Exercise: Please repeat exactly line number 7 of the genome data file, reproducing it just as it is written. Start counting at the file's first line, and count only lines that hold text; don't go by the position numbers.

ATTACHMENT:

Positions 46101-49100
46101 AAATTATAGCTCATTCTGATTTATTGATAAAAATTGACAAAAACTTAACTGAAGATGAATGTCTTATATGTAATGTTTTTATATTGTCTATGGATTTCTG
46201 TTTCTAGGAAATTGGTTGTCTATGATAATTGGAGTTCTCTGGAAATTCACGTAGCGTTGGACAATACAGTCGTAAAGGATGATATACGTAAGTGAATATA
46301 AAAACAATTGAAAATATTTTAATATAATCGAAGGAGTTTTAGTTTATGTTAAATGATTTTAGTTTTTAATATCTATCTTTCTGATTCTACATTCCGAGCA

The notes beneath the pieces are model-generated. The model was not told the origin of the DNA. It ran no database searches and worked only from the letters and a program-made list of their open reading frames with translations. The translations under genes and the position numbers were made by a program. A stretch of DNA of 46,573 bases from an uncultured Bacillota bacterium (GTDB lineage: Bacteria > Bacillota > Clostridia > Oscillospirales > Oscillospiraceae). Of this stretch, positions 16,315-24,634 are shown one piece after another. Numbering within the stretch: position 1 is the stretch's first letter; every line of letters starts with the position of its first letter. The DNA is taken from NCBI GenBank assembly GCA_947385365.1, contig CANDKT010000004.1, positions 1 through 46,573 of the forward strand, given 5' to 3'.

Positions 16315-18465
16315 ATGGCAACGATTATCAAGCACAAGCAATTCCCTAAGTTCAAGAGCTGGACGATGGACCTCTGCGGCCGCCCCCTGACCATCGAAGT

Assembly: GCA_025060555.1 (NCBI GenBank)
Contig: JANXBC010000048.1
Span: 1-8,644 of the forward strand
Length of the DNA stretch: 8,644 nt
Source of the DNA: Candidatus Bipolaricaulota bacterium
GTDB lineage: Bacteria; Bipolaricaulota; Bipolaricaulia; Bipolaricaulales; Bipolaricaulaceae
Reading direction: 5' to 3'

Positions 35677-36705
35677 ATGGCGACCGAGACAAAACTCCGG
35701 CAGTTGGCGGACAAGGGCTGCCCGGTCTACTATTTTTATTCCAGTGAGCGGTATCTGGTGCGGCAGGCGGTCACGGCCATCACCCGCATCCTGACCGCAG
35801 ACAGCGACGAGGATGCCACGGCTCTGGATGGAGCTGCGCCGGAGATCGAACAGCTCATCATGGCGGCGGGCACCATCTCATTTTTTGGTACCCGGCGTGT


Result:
16315 ATGGCAACGATTATCAAGCACAAGCAATTCCCTAAGTTCAAGAGCTGGACGATGGACCTCTGCGGCCGCCCCCTGACCATCGAAGT